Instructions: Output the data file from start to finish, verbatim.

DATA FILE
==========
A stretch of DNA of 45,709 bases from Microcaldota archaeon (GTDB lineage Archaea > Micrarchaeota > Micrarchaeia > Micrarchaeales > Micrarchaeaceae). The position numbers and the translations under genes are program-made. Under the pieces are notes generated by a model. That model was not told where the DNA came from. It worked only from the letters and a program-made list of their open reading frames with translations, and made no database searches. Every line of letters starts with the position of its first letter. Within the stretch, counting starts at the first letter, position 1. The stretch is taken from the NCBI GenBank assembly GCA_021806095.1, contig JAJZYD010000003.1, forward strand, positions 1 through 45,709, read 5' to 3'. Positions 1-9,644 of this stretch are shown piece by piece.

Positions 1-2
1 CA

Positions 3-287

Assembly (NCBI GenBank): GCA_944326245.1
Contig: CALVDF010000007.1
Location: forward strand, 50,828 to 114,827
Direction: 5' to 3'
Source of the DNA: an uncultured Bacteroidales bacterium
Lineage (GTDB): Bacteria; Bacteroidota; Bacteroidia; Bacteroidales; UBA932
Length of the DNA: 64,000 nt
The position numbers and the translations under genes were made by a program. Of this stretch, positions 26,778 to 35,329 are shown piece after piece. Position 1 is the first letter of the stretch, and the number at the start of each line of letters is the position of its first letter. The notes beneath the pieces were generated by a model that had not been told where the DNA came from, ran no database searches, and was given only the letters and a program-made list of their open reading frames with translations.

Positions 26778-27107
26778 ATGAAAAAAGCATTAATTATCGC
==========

A stretch of DNA of 45,709 bases from Microcaldota archaeon (GTDB lineage Archaea > Micrarchaeota > Micrarchaeia > Micrarchaeales > Micrarchaeaceae). The position numbers and the translations under genes are program-made. Under the pieces are notes generated by a model. That model was not told where the DNA came from. It worked only from the letters and a program-made list of their open reading frames with translations, and made no database searches. Every line of letters starts with the position of its first letter. Within the stretch, counting starts at the first letter, position 1. The stretch is taken from the NCBI GenBank assembly GCA_021806095.1, contig JAJZYD010000003.1, forward strand, positions 1 through 45,709, read 5' to 3'. Positions 1-9,644 of this stretch are shown piece by piece.

Positions 1-2
1 CA

Positions 3-287

Assembly (NCBI GenBank): GCA_944326245.1
Contig: CALVDF010000007.1
Location: forward strand, 50,828 to 114,827
Direction: 5' to 3'
Source of the DNA: an uncultured Bacteroidales bacterium
Lineage (GTDB): Bacteria; Bacteroidota; Bacteroidia; Bacteroidales; UBA932
Length of the DNA: 64,000 nt
The position numbers and the translations under genes were made by a program. Of this stretch, positions 26,778 to 35,329 are shown piece after piece. Position 1 is the first letter of the stretch, and the number at the start of each line of letters is the position of its first letter. The notes beneath the pieces were generated by a model that had not been told where the DNA came from, ran no database searches, and was given only the letters and a program-made list of their open reading frames with translations.

Positions 26778-27107
26778 ATGAAAAAAGCATTAATTATCGC